Growth of newly registered parties shows apathy with the mainstream

33 new parties have been registered in Great Britain so far this year. Apathy towards the mainstream is growing.

Data from the Electoral Commission shows that thirty-three new parties have registered this year so far, with seven having registered in August alone.

While the growth of the internet has no doubt made it easier to connect like-minded people and set-up political parties, the growth in alternative movements suggests a growing resentment towards mainstream politics.

The last three years have seen the highest number of new parties registered in Great Britain. No less than 46 registered in 2015, and 39 registered in 2016. 33 have registered so far in 2017, and that number looks set to rise.

To put this into perspective, 23 registered in 2014, 16 in 2013, 17 in 2012 and 12 in 2011.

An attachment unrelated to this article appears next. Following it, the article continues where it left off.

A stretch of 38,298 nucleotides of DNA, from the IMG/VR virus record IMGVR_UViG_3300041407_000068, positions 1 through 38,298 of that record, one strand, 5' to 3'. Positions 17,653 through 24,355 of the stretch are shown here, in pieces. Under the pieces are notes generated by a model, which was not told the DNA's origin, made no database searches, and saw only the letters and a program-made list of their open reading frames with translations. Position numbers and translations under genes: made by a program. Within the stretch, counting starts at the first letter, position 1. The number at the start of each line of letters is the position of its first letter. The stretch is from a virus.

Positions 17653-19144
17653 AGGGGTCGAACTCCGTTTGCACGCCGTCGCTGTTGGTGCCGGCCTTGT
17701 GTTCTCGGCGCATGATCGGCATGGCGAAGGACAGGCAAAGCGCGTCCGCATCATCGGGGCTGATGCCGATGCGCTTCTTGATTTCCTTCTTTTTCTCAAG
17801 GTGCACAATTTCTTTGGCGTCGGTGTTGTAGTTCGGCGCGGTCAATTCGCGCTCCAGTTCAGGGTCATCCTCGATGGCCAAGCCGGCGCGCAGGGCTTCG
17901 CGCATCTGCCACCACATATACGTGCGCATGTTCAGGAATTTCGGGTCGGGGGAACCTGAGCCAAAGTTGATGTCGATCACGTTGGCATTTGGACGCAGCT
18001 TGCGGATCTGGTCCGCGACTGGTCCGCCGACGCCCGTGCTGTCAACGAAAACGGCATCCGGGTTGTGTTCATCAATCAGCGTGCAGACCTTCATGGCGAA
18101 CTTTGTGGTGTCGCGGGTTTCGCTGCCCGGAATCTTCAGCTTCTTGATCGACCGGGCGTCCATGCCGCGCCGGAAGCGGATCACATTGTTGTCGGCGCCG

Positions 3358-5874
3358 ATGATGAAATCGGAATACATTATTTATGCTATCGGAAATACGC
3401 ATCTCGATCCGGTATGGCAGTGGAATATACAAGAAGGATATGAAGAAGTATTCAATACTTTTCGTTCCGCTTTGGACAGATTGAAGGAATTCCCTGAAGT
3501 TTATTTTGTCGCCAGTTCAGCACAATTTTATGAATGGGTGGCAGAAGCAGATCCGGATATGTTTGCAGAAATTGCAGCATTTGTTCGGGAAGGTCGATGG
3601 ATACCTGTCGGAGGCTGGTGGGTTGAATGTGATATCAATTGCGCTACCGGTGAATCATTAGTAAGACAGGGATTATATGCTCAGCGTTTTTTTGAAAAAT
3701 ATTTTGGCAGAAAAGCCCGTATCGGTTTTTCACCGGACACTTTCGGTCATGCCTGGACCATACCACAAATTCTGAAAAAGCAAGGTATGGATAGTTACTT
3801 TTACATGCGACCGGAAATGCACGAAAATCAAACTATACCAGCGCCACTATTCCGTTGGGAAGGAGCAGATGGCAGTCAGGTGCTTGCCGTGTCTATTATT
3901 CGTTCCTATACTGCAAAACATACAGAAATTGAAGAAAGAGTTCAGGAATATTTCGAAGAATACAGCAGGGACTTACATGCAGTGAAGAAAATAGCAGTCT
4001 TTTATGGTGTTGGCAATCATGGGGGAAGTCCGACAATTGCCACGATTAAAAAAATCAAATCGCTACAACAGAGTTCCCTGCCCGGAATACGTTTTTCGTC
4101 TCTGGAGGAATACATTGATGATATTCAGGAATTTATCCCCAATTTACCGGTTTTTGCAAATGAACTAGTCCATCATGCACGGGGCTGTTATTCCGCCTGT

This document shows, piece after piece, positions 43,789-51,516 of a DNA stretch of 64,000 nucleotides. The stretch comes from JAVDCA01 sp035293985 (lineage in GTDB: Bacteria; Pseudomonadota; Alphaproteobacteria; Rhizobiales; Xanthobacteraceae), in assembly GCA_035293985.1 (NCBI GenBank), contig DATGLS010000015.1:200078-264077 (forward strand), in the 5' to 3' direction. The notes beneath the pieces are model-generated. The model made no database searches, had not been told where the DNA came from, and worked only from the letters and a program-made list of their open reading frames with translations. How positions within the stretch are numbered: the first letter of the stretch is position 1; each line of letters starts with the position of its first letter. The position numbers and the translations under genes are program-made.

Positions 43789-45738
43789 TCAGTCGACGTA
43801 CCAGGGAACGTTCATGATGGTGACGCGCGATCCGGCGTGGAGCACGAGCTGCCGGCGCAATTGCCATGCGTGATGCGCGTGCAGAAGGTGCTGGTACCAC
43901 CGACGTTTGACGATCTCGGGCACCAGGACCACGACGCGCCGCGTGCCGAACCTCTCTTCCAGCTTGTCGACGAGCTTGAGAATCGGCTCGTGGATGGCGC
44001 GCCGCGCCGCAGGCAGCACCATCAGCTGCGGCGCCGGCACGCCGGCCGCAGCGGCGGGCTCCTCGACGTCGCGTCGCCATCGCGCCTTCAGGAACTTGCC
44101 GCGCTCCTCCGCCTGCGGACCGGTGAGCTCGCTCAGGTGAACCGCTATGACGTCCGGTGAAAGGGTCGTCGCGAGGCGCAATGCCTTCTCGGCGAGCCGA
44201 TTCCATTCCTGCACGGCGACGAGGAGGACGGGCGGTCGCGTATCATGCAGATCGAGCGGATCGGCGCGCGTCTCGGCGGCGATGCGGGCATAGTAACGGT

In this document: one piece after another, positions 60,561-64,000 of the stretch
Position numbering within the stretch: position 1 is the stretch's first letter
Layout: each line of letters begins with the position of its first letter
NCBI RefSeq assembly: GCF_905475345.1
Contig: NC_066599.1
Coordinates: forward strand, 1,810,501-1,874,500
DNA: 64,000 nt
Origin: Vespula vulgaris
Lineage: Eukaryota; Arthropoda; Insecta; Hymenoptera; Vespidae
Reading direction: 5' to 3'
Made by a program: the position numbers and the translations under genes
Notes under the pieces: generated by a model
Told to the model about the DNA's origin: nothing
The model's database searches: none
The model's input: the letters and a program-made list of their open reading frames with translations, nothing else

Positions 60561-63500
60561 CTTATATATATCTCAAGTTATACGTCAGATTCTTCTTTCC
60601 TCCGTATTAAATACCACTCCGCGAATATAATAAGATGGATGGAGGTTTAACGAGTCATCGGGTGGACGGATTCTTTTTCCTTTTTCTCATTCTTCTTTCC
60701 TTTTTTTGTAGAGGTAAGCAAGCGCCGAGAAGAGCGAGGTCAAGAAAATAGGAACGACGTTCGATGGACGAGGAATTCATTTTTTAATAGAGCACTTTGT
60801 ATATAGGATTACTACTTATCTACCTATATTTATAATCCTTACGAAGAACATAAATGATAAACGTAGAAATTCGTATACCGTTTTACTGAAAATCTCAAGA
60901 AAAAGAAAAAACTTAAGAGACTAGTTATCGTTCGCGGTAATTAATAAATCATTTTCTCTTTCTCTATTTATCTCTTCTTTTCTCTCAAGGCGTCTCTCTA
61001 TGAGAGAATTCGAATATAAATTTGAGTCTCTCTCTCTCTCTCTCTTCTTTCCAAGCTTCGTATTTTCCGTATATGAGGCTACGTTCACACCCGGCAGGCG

Just six registered in 2008, eight in 2004 and nine in 2002.

That said, 29 registered in 1999, followed by 12 in 2000 and 20 in 2001.

Since the turn of the century, the number of new parties in Great Britain has steadily risen, hitting a high of 46 in 2015.

Currently, 2017 is not on track to beat 2015’s record of new parties, but it could end up being close.

Some of the parties registered in 2017 are the “UKremainEU” party, the “Federalist Party of the United Kingdom”, the “Newport Independents Party” and “The People’s Revolution Party”.

Can any of these give Corbyn's Labour and May's Conservatives a run for their money?